Chapter

Some Problems Relating to Self-Help in the Modern Law

Ian Brownlie

in International Law and the Use of Force by States

Published in print March 1963 | ISBN: 9780198251583
Published online March 2012 | e-ISBN: 9780191681332 | DOI: http://dx.doi.org/10.1093/acprof:oso/9780198251583.003.0014
Some Problems Relating to Self-Help in the Modern Law

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This chapter addresses certain difficult questions that relate to forms of self-help which are alleged to exist in the modern law, in particular intervention to protect nationals on foreign soil. Specifically, it treats several topics which each raise in a different way the question of whether certain forms of self-help have survived recent developments in the legal regulation of the use of force. The Corfu Channel Case (Merits) raises the question of the protection and affirmation of legal rights and the judgement presents difficulties of interpretation. The very controversial and important problem of intervention to protect the lives and property of nationals, the legality of which is still asserted by some governments and by several prominent jurists are also described. Moreover, the question of acts of self-defence committed on the high seas is treated separately for the reasons that the literature assumes that the topic has a separate identity and that, to a certain extent, it has problems peculiar to itself.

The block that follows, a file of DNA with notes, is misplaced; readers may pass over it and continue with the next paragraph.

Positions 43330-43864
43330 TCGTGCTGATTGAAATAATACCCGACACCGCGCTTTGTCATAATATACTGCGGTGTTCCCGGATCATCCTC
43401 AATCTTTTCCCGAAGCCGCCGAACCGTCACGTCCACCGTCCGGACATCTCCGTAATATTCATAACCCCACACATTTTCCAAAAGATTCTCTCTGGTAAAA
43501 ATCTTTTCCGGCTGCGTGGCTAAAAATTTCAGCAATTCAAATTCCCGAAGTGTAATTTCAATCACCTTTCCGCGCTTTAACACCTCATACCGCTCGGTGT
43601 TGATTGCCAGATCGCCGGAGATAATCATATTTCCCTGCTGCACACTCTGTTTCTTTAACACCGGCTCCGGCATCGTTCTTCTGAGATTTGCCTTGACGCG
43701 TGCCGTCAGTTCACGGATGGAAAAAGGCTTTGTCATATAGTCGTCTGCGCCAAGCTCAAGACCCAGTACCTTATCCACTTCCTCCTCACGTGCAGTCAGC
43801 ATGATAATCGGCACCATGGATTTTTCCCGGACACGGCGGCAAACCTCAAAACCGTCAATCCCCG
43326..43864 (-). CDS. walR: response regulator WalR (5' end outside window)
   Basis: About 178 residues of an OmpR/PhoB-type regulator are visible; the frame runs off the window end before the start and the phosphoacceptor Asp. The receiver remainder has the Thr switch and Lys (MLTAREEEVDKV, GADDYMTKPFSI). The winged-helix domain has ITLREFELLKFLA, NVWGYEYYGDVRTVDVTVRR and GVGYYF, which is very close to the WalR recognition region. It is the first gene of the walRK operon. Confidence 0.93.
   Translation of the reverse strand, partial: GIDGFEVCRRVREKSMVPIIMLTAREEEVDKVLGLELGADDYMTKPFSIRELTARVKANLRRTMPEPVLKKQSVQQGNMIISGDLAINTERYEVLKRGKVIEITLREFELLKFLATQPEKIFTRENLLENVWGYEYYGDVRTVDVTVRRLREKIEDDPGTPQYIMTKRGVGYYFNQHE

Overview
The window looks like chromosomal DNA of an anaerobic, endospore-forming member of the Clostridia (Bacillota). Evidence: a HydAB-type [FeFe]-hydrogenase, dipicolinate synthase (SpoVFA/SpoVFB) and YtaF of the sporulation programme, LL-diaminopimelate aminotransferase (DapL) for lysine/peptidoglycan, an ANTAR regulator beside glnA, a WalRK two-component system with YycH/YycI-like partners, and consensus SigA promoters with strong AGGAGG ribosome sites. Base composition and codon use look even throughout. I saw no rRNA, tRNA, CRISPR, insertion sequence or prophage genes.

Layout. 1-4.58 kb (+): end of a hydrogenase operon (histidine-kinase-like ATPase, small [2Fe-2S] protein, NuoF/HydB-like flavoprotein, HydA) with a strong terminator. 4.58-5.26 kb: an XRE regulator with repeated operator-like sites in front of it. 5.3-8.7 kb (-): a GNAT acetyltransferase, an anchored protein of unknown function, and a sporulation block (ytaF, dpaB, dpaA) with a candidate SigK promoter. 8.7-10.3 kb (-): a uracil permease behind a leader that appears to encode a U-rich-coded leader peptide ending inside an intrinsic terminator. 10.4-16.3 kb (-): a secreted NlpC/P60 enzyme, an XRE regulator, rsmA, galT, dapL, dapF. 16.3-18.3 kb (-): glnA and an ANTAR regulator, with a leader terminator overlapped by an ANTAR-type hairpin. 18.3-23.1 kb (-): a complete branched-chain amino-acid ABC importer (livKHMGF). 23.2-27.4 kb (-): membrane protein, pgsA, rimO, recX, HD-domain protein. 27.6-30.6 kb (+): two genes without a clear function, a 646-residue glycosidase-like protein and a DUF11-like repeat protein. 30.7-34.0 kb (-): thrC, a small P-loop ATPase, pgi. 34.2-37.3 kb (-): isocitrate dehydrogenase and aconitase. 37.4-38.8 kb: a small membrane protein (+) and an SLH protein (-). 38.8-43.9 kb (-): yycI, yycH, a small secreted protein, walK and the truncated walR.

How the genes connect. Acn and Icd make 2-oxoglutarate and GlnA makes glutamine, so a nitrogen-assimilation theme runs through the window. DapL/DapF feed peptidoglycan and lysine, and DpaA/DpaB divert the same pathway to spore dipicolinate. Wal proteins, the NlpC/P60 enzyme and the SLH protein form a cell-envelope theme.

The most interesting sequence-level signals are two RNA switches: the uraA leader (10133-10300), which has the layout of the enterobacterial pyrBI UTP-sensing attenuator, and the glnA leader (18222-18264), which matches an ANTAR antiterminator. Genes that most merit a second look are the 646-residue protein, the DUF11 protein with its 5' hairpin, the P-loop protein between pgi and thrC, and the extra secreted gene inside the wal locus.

Keywords: Corfu Channel Case; modern law; legal regulation; high seas; legal rights; judgement; foreign soil

Chapter.  15431 words. 

Subjects: Public International Law

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